On a cold Monday night in February, Anna Binkovitz stepped quietly away from the mic at Groundswell Coffee near Macalester College. After reading some recent work to promote her new chapbook, she found a seat behind the merch table and set about selling and signing her wares. As she worked a small crowd a part of her mind may have wandered, preoccupied with the next great step along her path to success as an up-and-coming poet. The fifth annual Women of the World Poetry Slam championships were coming to the Twin Cities, and Binkovitz is one of a handful of local poets slated to compete March 6-9.
Binkovitz, 20, faces local competition that includes the sharp, poignant stylings of Sierra DeMulder, 26, as well as the bold, outspoken mien of Kait Rokowski, 22, a previous Women of the World contender. The three will pit their individual talents against each other, as well as other local performers and wordsmiths from North America and as far away as New Zealand. While each poet’s approach reflects her own background, the three make note of the common bonds they’ve shared as women who compete in slams.
“At nationals, I’m pegged as ‘that girl’ who does ‘that kind of thing,’ ” said Rokowski, referring to her louder, bolder style. “I learned to project not from competing against women, but from trying to be heard in a room full of male poets.”
“I’m usually only one of a few women at slams,” said Binkovitz.
DeMulder agreed: “Women who are also poets are judged by different criteria. As in, is what she’s doing appropriate for a woman to be doing? It’s harder for a woman to be loud onstage because it’s more surprising culturally to see a woman being loud or angry.”
Poetry slams originated in mid-’80s Chicago and soon spread nationwide. With a growing emphasis on entertainment and performance, slams shifted from showcases where a restrained unburdening of one’s soul might gain an appreciative audience to an environment where restraint was frequently treated as superfluous — mere ballast weighing the slammer down.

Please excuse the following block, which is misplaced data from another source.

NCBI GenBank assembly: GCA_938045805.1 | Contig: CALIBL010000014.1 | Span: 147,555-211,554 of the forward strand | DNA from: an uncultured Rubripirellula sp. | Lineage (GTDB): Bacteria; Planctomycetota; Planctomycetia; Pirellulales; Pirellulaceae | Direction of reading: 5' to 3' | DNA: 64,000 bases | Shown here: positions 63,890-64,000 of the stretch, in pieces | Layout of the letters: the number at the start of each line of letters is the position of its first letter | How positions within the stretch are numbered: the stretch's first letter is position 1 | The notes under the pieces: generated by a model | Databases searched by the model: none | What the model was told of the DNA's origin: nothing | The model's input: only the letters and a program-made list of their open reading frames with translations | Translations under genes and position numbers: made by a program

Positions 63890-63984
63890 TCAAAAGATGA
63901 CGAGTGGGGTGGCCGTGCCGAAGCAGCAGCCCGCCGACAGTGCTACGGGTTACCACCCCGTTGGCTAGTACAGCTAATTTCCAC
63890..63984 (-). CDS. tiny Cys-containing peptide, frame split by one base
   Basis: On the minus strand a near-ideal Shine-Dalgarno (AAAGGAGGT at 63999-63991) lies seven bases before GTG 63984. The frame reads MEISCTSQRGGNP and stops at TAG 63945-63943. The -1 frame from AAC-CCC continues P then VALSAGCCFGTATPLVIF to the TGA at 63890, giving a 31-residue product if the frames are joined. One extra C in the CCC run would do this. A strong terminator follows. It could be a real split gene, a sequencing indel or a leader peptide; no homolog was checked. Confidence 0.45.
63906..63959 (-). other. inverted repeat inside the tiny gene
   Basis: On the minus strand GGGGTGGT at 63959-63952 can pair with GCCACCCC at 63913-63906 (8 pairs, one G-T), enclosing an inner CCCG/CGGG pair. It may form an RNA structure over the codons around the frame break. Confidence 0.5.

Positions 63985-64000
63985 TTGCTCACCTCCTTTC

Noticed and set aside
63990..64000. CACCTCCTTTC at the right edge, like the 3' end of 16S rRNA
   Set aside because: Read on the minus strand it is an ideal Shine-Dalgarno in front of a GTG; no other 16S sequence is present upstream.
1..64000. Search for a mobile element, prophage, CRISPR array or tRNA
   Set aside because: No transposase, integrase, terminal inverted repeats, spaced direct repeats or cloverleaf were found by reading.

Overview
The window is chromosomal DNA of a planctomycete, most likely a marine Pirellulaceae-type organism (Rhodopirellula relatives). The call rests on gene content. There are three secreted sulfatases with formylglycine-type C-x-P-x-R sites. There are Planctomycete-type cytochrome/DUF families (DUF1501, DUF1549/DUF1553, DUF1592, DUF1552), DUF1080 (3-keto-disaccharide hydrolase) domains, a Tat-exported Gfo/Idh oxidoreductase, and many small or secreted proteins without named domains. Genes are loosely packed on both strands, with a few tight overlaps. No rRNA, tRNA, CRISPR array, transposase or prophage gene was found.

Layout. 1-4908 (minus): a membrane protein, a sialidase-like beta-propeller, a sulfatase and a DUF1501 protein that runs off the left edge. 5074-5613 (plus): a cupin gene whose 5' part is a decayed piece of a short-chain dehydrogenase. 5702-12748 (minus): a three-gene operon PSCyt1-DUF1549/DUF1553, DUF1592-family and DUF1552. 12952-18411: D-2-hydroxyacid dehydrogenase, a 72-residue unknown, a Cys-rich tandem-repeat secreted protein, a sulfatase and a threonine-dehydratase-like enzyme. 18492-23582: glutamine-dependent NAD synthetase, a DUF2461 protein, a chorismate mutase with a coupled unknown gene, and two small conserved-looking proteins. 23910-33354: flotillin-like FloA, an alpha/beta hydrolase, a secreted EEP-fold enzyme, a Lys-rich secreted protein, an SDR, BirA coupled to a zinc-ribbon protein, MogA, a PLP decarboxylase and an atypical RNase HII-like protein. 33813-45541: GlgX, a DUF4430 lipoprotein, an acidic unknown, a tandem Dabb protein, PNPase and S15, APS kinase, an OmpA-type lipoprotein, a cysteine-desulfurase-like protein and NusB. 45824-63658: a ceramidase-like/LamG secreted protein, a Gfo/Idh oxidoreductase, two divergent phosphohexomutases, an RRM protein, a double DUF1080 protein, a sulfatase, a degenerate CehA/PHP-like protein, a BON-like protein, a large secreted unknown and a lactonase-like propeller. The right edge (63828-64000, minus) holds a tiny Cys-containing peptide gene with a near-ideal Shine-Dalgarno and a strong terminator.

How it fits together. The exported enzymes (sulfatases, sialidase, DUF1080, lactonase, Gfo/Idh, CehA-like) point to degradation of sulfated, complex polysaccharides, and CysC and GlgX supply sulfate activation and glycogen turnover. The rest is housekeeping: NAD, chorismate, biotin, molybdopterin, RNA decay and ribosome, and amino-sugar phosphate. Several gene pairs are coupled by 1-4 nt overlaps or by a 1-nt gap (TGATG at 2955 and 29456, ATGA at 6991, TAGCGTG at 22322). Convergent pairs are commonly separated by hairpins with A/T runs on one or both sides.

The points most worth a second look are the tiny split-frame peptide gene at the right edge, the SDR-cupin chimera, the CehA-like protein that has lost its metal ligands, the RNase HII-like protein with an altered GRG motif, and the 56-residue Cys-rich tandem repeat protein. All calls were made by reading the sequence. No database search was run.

That shift often rewarded the loud, angry or shocking, and men came to dominate. Slams grew more competitive and cutthroat, and female slammers often felt stifled by the man-laden atmosphere. Women of the World was devised to highlight some of the art’s less hyperbolic practitioners.
“This doesn’t feel competitive,” said Binkovitz. “It’s meant to be a coming together.”
Although Women of the World is still a competition with a winner chosen, the slams themselves more closely resemble a poetry festival or a series of showcases than verbal knock-down-drag-outs.
The three poets have healthy professional and personal relationships. Rokowski, who has competed against both, says that their relationships are strong, but being rivals does have an impact. “Competition’s effect on our relationships depends on the person, the relationship and the day, but I love them all,” she said. “Sierra is like a big sister to me and Anna is like a little sister.”
On being competitors, DeMulder noted, “Women are already pitted against each other, and you have to get over that if you want to be happy.”
The Twin Cities won a bid to host Women of the World in part by citing the presence of a large, enthusiastic spoken-word community. The thriving local scene has enticed talent to move from all over the world. DeMulder and Rokowski both moved here from New England. Binkovitz, the newcomer of the three, hails from Ohio. While DeMulder and Rokowski are proven performers, a lot of eyes are focused on Binkovitz’s fast rise.
“If she wins, it’ll be a bigger deal,” says DeMulder. “Because she’s still new and unknown.”
The three, along with Minneapolis mainstay Cynthia French, will represent the Twin Cities at Women of the World’s preliminary bouts Thursday and Friday at Kieran’s Irish Pub and the Institute of Production and Recording. The top poets will move on to the finals, held at Aria at Jeune Lune on Saturday.
The first-place winner may find herself inundated with new opportunities. Tour organizers and renowned poetry presses may be watching, and all of the poets are aware that they’re being scouted. A win or memorable performance can make all the difference between a book deal and a national tour, or another year of honing your skills in front of off-campus coffeeshop crowds.
Women of the World Poetry Slam Championships
What: All-woman competition with 80 poets from around the world.
Last Chance Slam and Opening Night Party : 8 p.m. Wed. Kieran’s Irish Pub, 601 1st Av. N., Mpls.
Preliminaries: 7 & 9 p.m. Thu.-Fri. Kieran’s Irish Pub, 601 1st Av. N., Mpls.; Institute of Production and Recording, 300 1st Av. N., Mpls.
Finals: 7 p.m. Sat., Aria at Jeune Lune, 105 N. 1st St., Mpls.
Tickets: $5-$25; festival pass $40-$50.